June 20, 2022

Article Review - Journal Rewiew Club

Effect of therapeutic drug monitoring of piperacillin/tazobactam on sepsis‑related organ dysfunction


Emerging evidence suggests that in patients with sepsis, insufficient antibiotic exposure is associated with worse clinical outcomes. Up to 50% of critically ill patients receiving a β-lactam antibiotic with regimens based on the manufacturers’ recommendations fail to reach the pharmacokinetic/pharmacodynamic (PK/PD) target to kill or inhibit the growth of a pathogen. Sometimes, even if the β-lactam is given as a continuous or extended infusion, it still doesn’t reach the desired antibiotic exposure. An additional option to further optimise PK/PD target attainment of β-lactam antibiotics is therapeutic drug monitoring (TDM)-guided therapy.

To address this issue, Hagel et al. conducted a randomised controlled trial on 254 adult patients with severe sepsis or septic shock treated with piperacillin/tazobactam. They tested the hypothesis that TDM-based dose optimisation compared to fixed dosing would improve clinical outcomes in patients with sepsis treated with piperacillin/tazobactam continuous infusion.

In all patients on day 0, a continuous infusion of piperacillin/tazobactam, corresponding to a total daily dose of 13.5 g (9 g in patients with renal dysfunction), was started immediately after administration of a loading dose of 4.5 g piperacillin/tazobactam. On the next day, day 1, in the intervention group, dosing of piperacillin/ tazobactam was guided by daily TDM of piperacillin (target plasma concentration of free piperacillin should be four times the minimal inhibitory concentration (MIC) of the causative pathogen). In the control group, the same continuous infusion rate from day 0 was maintained.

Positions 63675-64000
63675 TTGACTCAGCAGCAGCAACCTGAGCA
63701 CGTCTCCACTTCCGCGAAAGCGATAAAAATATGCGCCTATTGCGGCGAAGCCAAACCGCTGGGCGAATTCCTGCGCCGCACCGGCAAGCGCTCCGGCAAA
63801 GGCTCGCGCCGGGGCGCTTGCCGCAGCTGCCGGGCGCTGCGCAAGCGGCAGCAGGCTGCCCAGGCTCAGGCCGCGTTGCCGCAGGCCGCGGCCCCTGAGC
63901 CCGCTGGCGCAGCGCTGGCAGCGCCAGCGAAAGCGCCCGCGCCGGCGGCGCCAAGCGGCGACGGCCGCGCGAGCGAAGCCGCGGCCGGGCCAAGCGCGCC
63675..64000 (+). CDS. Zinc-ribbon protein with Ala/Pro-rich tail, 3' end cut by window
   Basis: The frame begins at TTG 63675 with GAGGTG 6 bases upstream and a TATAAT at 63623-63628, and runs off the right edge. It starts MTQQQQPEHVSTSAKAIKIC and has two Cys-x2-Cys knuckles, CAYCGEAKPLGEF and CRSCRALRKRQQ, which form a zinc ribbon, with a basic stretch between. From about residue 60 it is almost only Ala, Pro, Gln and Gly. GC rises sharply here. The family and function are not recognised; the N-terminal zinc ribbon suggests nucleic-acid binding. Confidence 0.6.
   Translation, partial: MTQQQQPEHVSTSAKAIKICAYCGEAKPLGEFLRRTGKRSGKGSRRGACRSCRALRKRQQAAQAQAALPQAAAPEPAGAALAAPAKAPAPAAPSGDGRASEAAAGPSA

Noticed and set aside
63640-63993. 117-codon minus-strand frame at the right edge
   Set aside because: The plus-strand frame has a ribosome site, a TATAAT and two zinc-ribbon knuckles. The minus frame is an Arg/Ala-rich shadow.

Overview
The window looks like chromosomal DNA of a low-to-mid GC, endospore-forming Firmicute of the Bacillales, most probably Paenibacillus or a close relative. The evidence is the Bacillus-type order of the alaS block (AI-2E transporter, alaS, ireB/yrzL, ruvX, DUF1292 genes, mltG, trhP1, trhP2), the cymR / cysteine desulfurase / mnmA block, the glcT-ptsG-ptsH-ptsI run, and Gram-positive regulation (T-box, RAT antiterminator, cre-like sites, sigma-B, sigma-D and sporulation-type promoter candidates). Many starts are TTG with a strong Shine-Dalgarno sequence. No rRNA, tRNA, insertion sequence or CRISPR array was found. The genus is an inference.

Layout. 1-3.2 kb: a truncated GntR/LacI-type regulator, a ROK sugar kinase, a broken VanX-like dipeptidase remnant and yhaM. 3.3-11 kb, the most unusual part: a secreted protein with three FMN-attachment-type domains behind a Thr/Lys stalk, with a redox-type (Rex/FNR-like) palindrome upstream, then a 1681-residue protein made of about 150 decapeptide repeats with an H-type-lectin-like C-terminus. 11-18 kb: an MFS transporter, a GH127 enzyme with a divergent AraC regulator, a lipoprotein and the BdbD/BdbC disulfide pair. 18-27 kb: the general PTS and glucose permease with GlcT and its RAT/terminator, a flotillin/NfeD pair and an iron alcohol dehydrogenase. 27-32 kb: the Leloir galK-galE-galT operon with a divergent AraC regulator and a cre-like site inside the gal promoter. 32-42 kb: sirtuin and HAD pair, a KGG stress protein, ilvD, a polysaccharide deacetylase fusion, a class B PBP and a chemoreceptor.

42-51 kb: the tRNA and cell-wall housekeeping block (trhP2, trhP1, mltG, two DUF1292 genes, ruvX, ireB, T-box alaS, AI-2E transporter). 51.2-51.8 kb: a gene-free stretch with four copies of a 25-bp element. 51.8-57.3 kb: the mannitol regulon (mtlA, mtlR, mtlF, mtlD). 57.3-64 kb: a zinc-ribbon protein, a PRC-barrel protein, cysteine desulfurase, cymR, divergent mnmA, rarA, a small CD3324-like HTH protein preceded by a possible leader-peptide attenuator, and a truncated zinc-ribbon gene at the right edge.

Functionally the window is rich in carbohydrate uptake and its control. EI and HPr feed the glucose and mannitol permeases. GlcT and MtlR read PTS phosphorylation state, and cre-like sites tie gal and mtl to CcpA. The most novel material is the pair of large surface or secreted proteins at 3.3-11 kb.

Regarding the primary outcome of the study (namely sepsis-related organ dysfunction), there was no statistical significance between the two groups: the mean SOFA score was 7.9 points in the TDM group and 8.2 points in the control group. There was also no statistical significance reached in any of the study’s secondary endpoints. Still, a decrease in 28-day mortality and a higher rate of clinical and microbiological cure should be noted in the TDM group. In addition, when adjusting for APACHE II score, patients achieving the individual piperacillin target within the first two days showed a better resolution of organ dysfunction compared to patients who did not achieve target attainment.



  • It is a randomised controlled trial;
  • The study was adequately powered regarding the primary outcome;
  • Both study groups are treated with continuous infusion eliminating the bias of changing antibiotic concentration with bolus administration and extended infusion.


  • The caregivers were not blinded to the study groups;
  • Antibiotic combination therapy was allowed at any time, which might have biased the study results;
  • Only serum piperacillin concentrations were obtained, and these concentrations do not always reflect concentrations at the site of infection;
  • The study was performed in a single country with a low prevalence of resistant gram-negative bacteria, which limits the generalisability of the results;
  • The majority of bacteria identified within the study displayed a low MIC within the susceptible range; therefore, supposedly insufficient piperacillin concentrations, designated as “underdosed”, were still adequate for successful antimicrobial therapy;
  • No dosage algorithm or dosing software was used to support consistent dosing adjustments in patients with TDM-guided therapy.

  • In this trial, a significant benefit for TDM-guided therapy in adult patients with sepsis and continuous infusion of piperacillin/tazobactam concerning the primary endpoint, namely, the mean total SOFA score was not observed;
  • There was a decrease in the 28-day mortality, as well as a clinical and microbiological cure, but it didn’t reach statistical significance;
  • Further studies are necessary to confirm the observed benefit in the secondary endpoints, for which the current study was not powered;
  • Further studies are necessary to identify patients who might benefit most from a TDM-guided β-lactam antibiotic therapy.

This article review was prepared and submitted by Viktoria Ilieva, MD, PhD, Anesthesiologist and Intensive Care Physician at University Hospital “St. Ivan Rilski”, Sofia (Bulgaria), on behalf of ESICM Journal Review Club.


Hagel S. et al. TARGET Trial Investigators. Effect of therapeutic drug monitoring-based dose optimization of piperacillin/tazobactam on sepsis-related organ dysfunction in patients with sepsis: a randomized controlled trial. Intensive Care Med. 2022 Mar;48(3):311-321. doi: 10.1007/s00134-021-06609-6. Epub 2022 Feb 1. Erratum in: Intensive Care Med. 2022 May;48(5):646-647. PMID: 35106617; PMCID: PMC8866359.

Comment on this news